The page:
U of S | Mailing List Archive | alt-photo-process-l | RE: Toned cyanotype query-reply to Judy

RE: Toned cyanotype query-reply to Judy

Thanks! Will do...

-----Original Message-----
From: Judy Seigel [mailto:jseigel@panix.com] 
Sent: Monday, October 29, 2007 2:00 PM
To: alt-photo-process-l@usask.ca
Subject: Re: Toned cyanotype query-reply to Judy

Dear Loris and all,

I admit I never tried Ware's formula... and I'm willing to believe that 
what Loris, for instance, says here about its superiority is true, at 
least under many conditions.  But the reason I originally fell in love 
with cyanotype was its absolute perfect no-fail simplicity.  You could 
print it (literally) on a piece of paper you picked up out of the gutter 
in the East Village (as a student of mine boasted she'd done) and if you 
had it in the negative get, say, 8 steps.

If you screwed up, it took a minute (and 2 pennies) to recoat & start 
over.  And, although I've done a number of cyano's (note the plural made 
with apostrophe!) that I would dare consider art, and although it's a 
marvelous magical intro to "alt" for a class that's (literally) never been 
outside the box (the Kodak box that is, or was, in days of yore), and I 
have a few, including pictures of and books of, cyanotypes that are 
clearly art of a high order, if I myself am going to work with something 
as "fiddly" (Bristishism) as the "New" was (or seemed), I want the greater 
latitude of gum.

Not that gum is as fiddly as New Cyano, you understand, tho it gets a bum 
rap from folks misled by bad advice, reputation, backwards thinking, 
and/or stupid manuals from hell, it's clearly not as cut and dried as for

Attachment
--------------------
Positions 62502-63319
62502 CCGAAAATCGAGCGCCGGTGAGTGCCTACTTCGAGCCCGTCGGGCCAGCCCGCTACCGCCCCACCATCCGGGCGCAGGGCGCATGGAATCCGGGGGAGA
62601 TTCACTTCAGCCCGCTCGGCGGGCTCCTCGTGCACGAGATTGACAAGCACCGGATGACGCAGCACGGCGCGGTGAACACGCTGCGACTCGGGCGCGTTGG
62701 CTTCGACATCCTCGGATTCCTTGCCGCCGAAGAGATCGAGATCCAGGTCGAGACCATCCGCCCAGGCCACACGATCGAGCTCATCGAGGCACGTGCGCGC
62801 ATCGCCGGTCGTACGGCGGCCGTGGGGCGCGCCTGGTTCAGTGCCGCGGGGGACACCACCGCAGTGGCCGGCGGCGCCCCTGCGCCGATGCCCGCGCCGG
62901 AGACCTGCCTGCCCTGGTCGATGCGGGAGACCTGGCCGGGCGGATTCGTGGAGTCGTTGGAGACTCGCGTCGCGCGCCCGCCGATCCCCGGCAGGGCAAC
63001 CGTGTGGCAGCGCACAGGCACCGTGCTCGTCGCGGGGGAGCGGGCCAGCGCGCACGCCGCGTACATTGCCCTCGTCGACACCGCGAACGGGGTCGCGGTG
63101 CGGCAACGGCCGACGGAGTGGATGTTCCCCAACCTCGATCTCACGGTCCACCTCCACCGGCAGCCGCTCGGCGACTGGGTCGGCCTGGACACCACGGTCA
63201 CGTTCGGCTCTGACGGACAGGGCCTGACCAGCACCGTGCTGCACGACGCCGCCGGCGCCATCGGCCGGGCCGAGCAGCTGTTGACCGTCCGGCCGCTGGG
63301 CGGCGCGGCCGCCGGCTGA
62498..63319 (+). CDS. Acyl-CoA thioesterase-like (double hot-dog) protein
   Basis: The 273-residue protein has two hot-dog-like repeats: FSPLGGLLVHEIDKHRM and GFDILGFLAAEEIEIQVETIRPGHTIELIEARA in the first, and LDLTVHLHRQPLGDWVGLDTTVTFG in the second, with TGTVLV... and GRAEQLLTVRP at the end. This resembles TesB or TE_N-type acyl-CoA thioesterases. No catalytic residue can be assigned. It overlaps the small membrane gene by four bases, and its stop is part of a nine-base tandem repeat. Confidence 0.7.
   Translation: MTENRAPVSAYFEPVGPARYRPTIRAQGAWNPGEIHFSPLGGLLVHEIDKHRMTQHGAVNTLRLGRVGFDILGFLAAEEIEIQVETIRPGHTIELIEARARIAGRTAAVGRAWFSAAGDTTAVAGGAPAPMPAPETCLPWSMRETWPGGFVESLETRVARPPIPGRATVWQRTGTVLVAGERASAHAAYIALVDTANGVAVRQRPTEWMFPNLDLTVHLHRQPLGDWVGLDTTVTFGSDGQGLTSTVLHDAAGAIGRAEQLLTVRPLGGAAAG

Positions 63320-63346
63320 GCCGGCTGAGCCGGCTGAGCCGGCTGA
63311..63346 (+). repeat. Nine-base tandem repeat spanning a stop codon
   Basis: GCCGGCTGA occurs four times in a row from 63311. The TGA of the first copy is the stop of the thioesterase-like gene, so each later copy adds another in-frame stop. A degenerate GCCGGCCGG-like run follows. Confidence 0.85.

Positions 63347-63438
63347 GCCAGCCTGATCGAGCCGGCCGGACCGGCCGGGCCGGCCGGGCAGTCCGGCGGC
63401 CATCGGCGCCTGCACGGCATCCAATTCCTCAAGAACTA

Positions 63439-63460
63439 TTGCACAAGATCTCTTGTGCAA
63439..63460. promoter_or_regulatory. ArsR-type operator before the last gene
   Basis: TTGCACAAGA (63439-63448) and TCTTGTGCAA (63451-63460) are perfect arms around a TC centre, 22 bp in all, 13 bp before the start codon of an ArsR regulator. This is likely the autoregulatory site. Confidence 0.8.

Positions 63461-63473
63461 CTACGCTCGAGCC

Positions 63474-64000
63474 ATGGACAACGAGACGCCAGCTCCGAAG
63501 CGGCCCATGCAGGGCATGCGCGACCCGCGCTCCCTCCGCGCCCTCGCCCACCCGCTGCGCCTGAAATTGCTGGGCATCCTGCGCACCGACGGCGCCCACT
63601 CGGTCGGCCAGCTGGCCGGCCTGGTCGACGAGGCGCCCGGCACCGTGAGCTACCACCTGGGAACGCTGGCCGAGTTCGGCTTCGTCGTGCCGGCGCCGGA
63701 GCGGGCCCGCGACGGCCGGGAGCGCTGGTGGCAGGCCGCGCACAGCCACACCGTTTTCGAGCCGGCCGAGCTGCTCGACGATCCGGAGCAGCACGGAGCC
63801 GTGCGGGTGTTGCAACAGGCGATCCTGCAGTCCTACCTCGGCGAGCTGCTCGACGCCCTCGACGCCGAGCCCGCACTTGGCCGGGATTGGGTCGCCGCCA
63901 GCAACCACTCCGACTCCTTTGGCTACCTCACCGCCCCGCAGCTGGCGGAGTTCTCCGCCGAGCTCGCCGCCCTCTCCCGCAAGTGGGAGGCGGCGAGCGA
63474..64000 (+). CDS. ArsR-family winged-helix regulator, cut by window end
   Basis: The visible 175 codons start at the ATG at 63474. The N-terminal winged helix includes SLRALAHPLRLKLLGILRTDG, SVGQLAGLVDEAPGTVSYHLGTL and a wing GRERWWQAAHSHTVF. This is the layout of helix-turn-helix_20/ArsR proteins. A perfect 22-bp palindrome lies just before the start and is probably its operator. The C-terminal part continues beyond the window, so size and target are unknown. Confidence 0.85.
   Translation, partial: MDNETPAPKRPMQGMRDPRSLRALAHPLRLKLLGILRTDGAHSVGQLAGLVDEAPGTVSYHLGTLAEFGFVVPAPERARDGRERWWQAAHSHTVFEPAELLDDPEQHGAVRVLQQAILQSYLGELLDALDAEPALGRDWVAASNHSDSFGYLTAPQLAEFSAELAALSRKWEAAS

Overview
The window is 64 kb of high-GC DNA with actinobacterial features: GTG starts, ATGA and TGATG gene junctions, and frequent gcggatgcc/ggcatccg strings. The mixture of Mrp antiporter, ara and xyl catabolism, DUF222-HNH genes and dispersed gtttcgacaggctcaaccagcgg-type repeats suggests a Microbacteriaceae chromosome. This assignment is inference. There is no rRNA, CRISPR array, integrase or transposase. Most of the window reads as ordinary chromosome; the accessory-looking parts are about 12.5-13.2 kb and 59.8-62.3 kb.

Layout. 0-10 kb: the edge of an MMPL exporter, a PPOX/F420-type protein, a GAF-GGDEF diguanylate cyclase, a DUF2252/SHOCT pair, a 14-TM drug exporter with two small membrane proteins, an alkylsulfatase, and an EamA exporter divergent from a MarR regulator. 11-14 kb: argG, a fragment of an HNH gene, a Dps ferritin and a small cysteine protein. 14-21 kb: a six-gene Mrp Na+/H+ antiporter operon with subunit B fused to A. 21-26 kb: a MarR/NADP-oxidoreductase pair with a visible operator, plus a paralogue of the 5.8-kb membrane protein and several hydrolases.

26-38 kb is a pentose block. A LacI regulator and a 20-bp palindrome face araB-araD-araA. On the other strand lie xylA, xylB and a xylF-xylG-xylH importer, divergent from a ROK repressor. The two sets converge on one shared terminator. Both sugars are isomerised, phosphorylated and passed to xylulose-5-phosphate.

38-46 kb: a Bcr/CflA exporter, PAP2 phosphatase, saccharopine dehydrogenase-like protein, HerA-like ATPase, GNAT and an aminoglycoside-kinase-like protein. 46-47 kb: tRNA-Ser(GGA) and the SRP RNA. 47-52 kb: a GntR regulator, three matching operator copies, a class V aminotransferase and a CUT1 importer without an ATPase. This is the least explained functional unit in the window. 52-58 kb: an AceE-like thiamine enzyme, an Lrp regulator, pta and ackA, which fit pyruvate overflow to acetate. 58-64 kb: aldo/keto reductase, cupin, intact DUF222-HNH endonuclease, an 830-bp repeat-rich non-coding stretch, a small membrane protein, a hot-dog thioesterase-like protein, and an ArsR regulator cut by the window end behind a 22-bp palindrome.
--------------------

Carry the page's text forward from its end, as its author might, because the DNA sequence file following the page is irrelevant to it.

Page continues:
instance VDB or platinum:  You have many more variables to negotiate 
(especially in development, which somehow gets short shrift in these 
discussions) but of course infinitely more possibilities.

Thus, especially in the early days of New Cyanotype, when the 
contributions, advice and findings of users like Loris, et al, hadn't 
arrived, when early reports were cries of woe about how sensitive it was 
to paper, and I personally was up to my ears, I found it an easy one to 
skip. (Do I repeat myself?)

My original dream of cyano, by the way, was to make it into a kind of 
alternative xerox, to slap real "photographic prints" out like we'd bat 
out photo copies. Now I guess, having had my own copier these (no, it 
can't be 20, let's say 19 years) that early idea -- which did bear various 
fruit(s), seems long ago & far away. (Isn't that a song?)

Tho I write these words with hesitation. No sooner do I utter a sentiment 
along such lines than fate conspires to make me reverse it. Please, pray 
for me.


> Bob and Christina,
> In my view, Mike Ware's formula is definitely superior to the original
> Especially in the highlights; you get very smooth hight lights with much
> subtlety with Ware formulation. Also you definitely get much much darker
  > "blacks" (either when compared to classic formula mixed 1A+1B or 
> Christina, since sensitizers with Ammonium Iron(III) Citrate (read as
> formula) are harder for papers to absorb in, that's probably the cause of
> problem you experience with grainy prints. Using some Ilfotol, Photo-Flo, 
> Tween and/or coating relatively damp paper may eliminate this problem 
> depending on the particular paper you're using at that moment...

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